College is expensive, but it can really pay off! The college you go to, and your major, will shape your future salary and job opportunities.
While liberal arts majors tend to earn less than their more major-specialized peers, it is not a bad choice for some students. Students graduating with a liberal arts degree can still earn a decent living and studies show they are actually often happier from a career perspective. See the data.
There’s no question that attending a selective school is a worthy investment for some students, but for others, which school they attend may not make a significant difference in their future earnings. Learn why.
Each outlet ultimately has its own unique approach for measuring a school’s value, and students and parents should always be aware of the specific methodology that was used to create each list. We took a closer look!
In a recent survey, 56 percent of students indicated that, if they could go back and start the college admissions process over, they’d choose a different college. Even more students are worried about career preparedness. Here’s why college career services may be as important to students as financial aid programs.
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Heading into your college career the thought of thousands of dollars of student loan debt can be a burdensome feeling.Read More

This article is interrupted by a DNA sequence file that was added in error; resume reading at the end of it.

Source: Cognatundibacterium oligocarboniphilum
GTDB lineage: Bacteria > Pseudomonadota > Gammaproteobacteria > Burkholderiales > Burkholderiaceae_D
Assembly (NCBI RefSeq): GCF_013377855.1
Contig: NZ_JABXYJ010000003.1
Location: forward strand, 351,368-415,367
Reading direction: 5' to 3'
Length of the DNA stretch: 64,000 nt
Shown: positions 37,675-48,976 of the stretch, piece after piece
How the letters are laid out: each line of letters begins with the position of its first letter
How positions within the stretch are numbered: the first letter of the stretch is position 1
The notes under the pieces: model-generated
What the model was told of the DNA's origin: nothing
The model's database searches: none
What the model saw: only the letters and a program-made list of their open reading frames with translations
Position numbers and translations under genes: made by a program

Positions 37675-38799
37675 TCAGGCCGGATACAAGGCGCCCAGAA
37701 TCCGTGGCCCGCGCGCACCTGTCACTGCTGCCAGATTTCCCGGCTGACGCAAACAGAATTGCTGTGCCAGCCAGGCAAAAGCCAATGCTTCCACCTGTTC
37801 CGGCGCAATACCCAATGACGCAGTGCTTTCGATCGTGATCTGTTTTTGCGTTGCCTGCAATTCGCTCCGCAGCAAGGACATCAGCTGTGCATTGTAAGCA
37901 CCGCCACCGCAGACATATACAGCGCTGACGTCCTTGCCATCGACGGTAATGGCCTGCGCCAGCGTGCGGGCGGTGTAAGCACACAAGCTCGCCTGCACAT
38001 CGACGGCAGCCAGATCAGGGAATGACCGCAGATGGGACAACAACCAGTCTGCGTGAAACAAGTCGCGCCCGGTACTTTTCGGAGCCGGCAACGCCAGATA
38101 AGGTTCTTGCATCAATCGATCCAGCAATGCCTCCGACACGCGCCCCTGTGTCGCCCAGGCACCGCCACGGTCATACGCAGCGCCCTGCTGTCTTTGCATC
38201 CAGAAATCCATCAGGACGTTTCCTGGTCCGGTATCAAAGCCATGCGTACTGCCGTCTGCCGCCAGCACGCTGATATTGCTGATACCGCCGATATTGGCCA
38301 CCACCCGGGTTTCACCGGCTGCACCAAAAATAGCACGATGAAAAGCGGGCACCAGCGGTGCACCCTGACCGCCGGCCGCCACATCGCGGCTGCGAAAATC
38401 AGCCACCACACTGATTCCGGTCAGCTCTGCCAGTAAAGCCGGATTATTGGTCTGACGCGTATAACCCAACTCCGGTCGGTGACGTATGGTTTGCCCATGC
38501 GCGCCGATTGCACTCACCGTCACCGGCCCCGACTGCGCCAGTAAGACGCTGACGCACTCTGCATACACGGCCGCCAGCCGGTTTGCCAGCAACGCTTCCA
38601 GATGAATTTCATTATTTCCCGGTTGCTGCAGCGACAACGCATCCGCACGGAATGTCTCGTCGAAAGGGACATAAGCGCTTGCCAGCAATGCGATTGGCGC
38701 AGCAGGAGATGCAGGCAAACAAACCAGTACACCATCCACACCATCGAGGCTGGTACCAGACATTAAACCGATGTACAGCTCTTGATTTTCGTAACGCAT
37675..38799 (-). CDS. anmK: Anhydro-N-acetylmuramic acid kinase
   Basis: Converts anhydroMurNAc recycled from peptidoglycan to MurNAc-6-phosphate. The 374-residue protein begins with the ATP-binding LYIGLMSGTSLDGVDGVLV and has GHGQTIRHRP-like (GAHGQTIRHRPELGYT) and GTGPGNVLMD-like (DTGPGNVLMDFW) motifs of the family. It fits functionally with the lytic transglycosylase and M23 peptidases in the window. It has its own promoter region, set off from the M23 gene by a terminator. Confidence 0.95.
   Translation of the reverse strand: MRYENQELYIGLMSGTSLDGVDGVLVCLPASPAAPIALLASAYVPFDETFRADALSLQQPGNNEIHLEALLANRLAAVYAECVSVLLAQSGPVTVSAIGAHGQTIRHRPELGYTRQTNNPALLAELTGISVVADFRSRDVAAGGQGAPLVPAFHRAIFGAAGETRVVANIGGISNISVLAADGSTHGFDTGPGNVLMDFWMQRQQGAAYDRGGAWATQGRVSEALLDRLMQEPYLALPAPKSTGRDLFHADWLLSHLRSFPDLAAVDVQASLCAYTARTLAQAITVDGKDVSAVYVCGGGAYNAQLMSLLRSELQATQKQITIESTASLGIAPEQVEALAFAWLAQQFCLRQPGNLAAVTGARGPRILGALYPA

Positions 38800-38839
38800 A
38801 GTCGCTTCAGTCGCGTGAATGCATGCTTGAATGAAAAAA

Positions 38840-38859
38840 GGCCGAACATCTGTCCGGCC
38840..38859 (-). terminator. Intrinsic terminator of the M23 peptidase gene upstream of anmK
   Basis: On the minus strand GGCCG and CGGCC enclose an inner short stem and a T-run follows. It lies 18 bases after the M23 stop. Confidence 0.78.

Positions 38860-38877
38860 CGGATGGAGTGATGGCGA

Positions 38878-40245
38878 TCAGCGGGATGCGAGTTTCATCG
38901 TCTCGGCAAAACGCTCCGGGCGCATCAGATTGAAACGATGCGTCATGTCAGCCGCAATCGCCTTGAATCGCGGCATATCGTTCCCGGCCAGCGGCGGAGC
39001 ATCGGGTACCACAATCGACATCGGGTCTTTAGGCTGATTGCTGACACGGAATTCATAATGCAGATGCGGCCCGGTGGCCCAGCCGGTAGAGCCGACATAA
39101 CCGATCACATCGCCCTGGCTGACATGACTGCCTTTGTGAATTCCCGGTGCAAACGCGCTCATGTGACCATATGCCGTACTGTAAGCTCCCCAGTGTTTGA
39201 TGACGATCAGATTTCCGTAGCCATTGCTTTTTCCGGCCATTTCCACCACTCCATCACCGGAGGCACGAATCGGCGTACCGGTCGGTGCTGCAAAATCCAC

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In general, majoring in STEM fields leads to higher-paying jobs and to lower rates of unemployment than majoring in the liberal arts. However, framing the conversation in terms of STEM versus the liberal arts can be misleading. Plenty of pre-professional majors, such as counseling psychology, lead to lower earnings than the liberal arts. Some STEM majors lead to high earnings only after the completion of graduate school. Plus, your major does not determine everything. Some majors have very high variation in outcomes - and in some cases, the college you go to matters more than the major you choose.
On average, a college degree in the US pays off because it leads to higher salaries that offset the cost. However, factors such as cost, the length of time in school, and your major all affect the calculation of whether college will be worth it for you.
According to a recent study the lowest-earning majors were in the fields of arts, education, consumer services, psychology, and social work.
College rankings can be helpful, but are easily able to be manipulated by the colleges themselves to demonstrate increased favorability. Focus on measures of output (e.g., graduation rates, postgraduate salary, ability to repay student debt) or school resources (e.g., the quality of faculty, the faculty-to-student ratio), which tend to be better indicators of a school’s value than something like selectivity or test scores. Some ranking systems are largely based on a school’s reputation. For U.S. News, undergraduate academic reputation comprises 22.5 percent of a school’s total score - which is a highly subjective and roundabout way of measuring a school’s value.